Ladder Safety: What’s Your Plan?

Ladders are useful tools, but safety should be top of mind before you climb


ROSEMONT, Ill. (April 20, 2016)  Using a ladder for spring cleaning? Climbing on a ladder may be the most dangerous thing you do all year. More than 500,000 ladder-related injuries required medical treatment in 2014, according to the U.S. Consumer Products Safety Commission, and more than 20,000 people received emergency care for a foot or ankle injury after falling from a ladder.
Make sure you aren’t a statistic this year. Follow these simple safety tips, including wearing the right shoes: 
  • Set up your ladder according to the manufacturer’s instructions. Your ladder should have warnings printed on it and in the manual.
  • Clean and dry your ladder before use. Grease, water and wet paint are hazardous.
  • Stand below the marked level. Climbing higher than recommended makes the ladder unstable.
  • Wear lace-up shoes or boots with a good tread. Never wear open-toe shoes or sandals, even if you think you’ll be on the ladder for just a second. Shoes with laces and a nonslip tread provide the most support and stability. 
There’s more advice waiting for you online. Read the article How to Use a Ladder Safely at, the patient education site of the American Orthopaedic Foot & Ankle Society (AOFAS), and listen to a radio ad on ladder safety from the American Academy of Orthopaedic Surgeons. Together, these organizations are working to reduce ladder injuries across the country.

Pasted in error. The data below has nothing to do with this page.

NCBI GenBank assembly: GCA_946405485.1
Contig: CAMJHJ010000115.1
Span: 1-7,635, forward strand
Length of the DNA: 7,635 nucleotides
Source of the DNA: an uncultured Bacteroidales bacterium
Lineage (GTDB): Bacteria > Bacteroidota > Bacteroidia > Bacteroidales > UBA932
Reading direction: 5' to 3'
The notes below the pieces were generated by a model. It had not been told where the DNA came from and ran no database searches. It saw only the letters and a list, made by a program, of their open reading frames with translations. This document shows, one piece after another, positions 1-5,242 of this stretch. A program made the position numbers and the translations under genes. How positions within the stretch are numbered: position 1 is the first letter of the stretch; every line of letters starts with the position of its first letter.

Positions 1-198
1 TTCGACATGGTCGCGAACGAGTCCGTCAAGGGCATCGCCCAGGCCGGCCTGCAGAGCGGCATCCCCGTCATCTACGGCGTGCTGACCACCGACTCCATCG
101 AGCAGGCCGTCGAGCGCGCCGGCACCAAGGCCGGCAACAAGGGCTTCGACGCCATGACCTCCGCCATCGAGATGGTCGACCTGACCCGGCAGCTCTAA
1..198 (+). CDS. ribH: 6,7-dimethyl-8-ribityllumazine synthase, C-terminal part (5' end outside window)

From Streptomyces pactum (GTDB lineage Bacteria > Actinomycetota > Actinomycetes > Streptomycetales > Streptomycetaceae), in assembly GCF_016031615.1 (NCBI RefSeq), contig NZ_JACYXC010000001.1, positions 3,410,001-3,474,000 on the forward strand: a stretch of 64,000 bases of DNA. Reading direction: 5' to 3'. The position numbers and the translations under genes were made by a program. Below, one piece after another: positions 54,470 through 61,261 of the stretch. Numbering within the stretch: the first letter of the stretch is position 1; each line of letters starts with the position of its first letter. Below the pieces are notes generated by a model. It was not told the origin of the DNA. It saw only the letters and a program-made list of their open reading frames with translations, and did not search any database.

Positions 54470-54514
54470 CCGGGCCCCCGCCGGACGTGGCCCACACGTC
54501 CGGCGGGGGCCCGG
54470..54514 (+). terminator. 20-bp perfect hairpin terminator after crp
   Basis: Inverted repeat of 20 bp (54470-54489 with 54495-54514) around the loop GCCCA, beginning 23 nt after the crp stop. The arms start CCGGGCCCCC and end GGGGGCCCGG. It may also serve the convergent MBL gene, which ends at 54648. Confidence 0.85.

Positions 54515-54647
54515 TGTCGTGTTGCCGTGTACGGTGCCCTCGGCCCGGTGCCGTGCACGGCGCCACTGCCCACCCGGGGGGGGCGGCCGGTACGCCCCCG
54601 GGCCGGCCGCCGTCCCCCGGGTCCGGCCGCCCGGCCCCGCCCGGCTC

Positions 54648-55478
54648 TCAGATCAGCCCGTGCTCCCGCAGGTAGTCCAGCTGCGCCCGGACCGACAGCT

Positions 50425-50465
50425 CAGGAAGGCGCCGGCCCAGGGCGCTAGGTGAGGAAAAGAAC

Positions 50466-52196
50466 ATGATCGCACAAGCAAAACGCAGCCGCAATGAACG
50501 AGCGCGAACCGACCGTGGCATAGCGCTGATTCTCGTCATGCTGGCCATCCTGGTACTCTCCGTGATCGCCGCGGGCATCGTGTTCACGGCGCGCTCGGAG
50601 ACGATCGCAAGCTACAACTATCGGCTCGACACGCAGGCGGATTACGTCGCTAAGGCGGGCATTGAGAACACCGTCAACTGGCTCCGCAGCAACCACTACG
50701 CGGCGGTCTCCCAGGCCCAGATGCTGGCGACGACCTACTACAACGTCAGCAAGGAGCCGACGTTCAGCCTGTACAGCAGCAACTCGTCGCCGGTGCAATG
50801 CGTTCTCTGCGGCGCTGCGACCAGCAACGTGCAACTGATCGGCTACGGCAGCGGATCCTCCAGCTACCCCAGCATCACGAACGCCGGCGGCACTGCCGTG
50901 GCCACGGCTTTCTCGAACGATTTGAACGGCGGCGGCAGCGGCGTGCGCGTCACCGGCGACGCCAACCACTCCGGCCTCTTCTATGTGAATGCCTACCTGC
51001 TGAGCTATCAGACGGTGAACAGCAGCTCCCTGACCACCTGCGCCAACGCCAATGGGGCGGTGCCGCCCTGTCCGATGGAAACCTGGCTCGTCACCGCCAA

About the AOFAS
promotes quality, ethical and cost-effective patient care through the education, research and training of orthopaedic surgeons and other health care providers. The Society creates public awareness for the prevention and treatment of foot and ankle disorders, provides leadership, and serves as a resource for government and industry as well as the national and international health care communities.

About Orthopaedic Foot and Ankle Surgeons
Orthopaedic foot and ankle surgeons are medical doctors (MD and DO) who specialize in the diagnosis and treatment of musculoskeletal disorders and injuries of the foot and ankle. Orthopaedic foot and ankle surgeons use medical, physical and rehabilitative methods as well as surgery to treat patients of all ages. Relying on four years of medical school training, five years of post-graduate training and often a fellowship in foot and ankle care, orthopaedic foot and ankle surgeons perform reconstructive procedures, treat sports injuries, and manage foot and ankle trauma. 

Jennifer Hicks
Director of Public Education
Office: 847-430-5079